"The expectable has more than one function in art," David Ferry wrote in the introduction to his translation of The Odes of Horace. "It focuses our attention on performance; it provides recognizable configurations within which the unexpected can occur in interesting ways and in interesting kinds of tension within the familiar."
That's one way of saying, especially in music, that if you know what to expect, you should never be disappointed. And if you hear something different within what you expect, you can be sure that it won't be too far outside what the performer is known to do. All surprises are pleasant. And because we know what we can expect in a performer's repertoire, we can give attention to the elements that can make a song good.
A pair of recent releases from a set of Louisville performers demonstrates all the sounds within the expectable: Basic Needs, the debut from singer-songwriter Leigh Ann Yost and Thenceforward from Louisville music veterans Tom Staley and Rick Harper.
Known for years as the better-looking half of the duo Hank Sinatra, Leigh Ann Yost has gathered a stellar roster of Louisville musicians and production help to back her on Basic Needs, 14 tracks of sparkling acoustic-electric pop and folk goodies. Behind that sparkle, a sound so clear and clean that it sounds like it could cut glass, are producer Bryan Hurst and engineer Jeff Carpenter, two men who could take the rawest singer-songwriter demo on a cassette tape and lovingly polish it into digital perfection. What Mark Goodson and Bill Todman did for game shows, Hurst and Carpenter do for Louisville's singer-songwriters: take something basic and turn it into a production that's memorable and, yes, entertaining. The only problem is there's nothing for Richard Dawson to host.
With Hurst and Carpenter behind the control room glass, we know we can expect an aural crispness from the individual tracks on Basic Needs, all of which Yost sings in a honey-rich alto. The selections vary in terms of theme and tempo: the snap of "Jenny Brown," the sacredness of "See Rock City," the reggae bounce in "Breathe," the slow soul rhythm in her cover of George Michael's "Waiting for That Day." But it all ends with the graceful, rainy-day sorrow of the title track, a fitting period that ends the work with a long sigh.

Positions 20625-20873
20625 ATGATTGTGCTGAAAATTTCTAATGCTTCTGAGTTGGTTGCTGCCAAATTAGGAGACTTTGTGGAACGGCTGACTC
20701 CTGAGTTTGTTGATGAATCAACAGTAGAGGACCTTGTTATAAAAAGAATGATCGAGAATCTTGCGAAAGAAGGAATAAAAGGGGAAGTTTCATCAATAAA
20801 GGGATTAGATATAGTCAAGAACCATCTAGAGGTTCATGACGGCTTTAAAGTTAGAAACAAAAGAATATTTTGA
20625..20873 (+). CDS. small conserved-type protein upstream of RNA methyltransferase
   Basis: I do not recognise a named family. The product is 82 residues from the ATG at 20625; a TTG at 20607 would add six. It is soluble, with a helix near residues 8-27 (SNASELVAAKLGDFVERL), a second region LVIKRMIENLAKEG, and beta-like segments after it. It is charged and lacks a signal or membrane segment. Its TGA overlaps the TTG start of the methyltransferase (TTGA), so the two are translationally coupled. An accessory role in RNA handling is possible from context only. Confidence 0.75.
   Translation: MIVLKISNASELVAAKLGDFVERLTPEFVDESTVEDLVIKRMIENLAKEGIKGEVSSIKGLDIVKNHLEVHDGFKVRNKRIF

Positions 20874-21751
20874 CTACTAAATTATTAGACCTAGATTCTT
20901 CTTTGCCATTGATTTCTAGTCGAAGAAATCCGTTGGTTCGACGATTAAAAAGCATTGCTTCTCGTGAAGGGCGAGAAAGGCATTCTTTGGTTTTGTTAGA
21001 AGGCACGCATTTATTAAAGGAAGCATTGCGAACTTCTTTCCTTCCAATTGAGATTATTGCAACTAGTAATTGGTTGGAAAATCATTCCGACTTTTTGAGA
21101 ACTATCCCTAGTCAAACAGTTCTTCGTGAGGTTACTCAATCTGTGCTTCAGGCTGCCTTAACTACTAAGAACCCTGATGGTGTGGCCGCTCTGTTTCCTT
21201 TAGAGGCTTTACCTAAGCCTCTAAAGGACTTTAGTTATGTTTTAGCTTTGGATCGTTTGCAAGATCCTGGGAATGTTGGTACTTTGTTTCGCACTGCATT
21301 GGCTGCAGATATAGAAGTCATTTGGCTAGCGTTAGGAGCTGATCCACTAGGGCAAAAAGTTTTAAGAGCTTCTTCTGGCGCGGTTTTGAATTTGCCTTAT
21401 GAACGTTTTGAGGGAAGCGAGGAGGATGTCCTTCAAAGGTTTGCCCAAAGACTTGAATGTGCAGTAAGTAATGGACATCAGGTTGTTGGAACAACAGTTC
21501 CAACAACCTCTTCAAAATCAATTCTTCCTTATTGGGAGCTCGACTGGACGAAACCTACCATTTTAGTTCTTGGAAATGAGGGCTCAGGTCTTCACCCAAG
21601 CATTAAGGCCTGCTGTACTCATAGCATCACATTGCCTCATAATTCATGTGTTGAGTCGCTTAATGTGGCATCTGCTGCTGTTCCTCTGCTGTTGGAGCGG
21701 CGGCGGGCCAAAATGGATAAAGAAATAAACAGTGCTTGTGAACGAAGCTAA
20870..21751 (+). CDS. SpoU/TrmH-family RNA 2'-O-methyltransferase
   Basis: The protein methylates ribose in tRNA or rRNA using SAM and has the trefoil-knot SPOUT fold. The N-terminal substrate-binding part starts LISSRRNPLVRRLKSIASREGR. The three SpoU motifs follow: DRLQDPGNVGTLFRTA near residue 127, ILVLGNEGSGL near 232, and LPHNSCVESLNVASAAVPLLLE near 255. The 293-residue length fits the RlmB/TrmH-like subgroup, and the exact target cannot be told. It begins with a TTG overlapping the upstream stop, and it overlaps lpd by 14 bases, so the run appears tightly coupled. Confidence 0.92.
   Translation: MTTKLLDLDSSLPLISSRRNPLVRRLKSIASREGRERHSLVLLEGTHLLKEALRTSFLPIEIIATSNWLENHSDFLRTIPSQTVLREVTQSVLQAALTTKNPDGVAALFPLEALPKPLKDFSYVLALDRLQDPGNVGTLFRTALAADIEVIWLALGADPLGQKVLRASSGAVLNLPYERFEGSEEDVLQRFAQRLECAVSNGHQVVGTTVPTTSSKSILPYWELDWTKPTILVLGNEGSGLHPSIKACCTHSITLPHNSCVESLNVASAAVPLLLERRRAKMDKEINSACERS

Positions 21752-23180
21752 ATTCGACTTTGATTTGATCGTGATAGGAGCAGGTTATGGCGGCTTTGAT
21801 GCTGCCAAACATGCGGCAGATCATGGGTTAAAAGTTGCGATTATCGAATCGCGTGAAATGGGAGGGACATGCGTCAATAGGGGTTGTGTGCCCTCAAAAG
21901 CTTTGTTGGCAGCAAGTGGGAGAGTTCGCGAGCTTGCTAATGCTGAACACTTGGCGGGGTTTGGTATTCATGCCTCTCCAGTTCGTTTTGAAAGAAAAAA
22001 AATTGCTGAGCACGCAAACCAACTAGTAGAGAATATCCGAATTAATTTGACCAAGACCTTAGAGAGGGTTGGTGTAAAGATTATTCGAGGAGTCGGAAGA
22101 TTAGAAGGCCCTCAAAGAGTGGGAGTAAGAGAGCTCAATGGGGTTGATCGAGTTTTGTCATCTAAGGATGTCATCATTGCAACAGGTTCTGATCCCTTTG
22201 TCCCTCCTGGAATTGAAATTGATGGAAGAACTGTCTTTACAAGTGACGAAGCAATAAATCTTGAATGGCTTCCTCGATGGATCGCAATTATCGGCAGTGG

In addition to the production team, Yost has lots of help from such Louisville musicians as Tim Krekel, Brigid Kaelin, Steve Cooley, danny flanigan, Jim Baugher, David Barrickman and others, which makes Basic Needs a production by veteran Louisville musicians, on both sides of the studio glass, that is thoroughly professional in sound and performance.
Two other veteran Louisville musicians, who worked both sides of the studio glass and on multiple instruments, have teamed up for a new release. Rick Harper, Louisville's King of Do-It-Yourself Production and Tom Staley, a founding member of NRBQ, have come together to give us Thenceforward, a recording that celebrates the history the two have had in music since their days together in the Sacred Frowns and The Breathers and Jangleband, while showing off the songwriting and performance chops they've developed over the years. Hence, the thence and the forward.
Staley and Harper waste no time in getting to the good stuff. Worth repeated listenings is the opening track "Inside Out," a finger-snappy throwback to mid-'60s pop with its multilayered and overdubbed harmonies that sound like Harper cloned himself thirty times just to sing one song. For the balance of Thenceforward, Harper and Staley trade off licks and song styles: Staley seems more rooted in country and blues ("Time Bomb," "Brand New Day, "Waiting" and others, with a side trip into psychedelia with "Mr. Suit"), while Harper digs into his bag o' hooks from 1965 and shows how good they can still sound with "A Thing Called Love," "Only to Lose You," and the instrumental "Walkie Talkie Road." It is, especially from Harper, what we would normally expect to hear from them. And they do not disappoint.
To grow as a performer, a musician needs to stretch out into other challenges. It adds overall flexibility to his or her skills as a performer or songwriter. At the same time, it can make the musician more self-malleable, able to return to the original shape. While it does take skill to return to and retain that original shape, it provides the foundation for future projects or for a comfortable place of return. With the expert team backing Leigh Ann Yost's own performance experience on Basic Needs and Tom Staley's and Rick Harper's years of work and collaboration coming through in Thenceforward, we have a good foundation for one and a place of return for another.
What else would you expect?
Get more than your expectations met at www.leighannyost.net and www.thenceforward.org.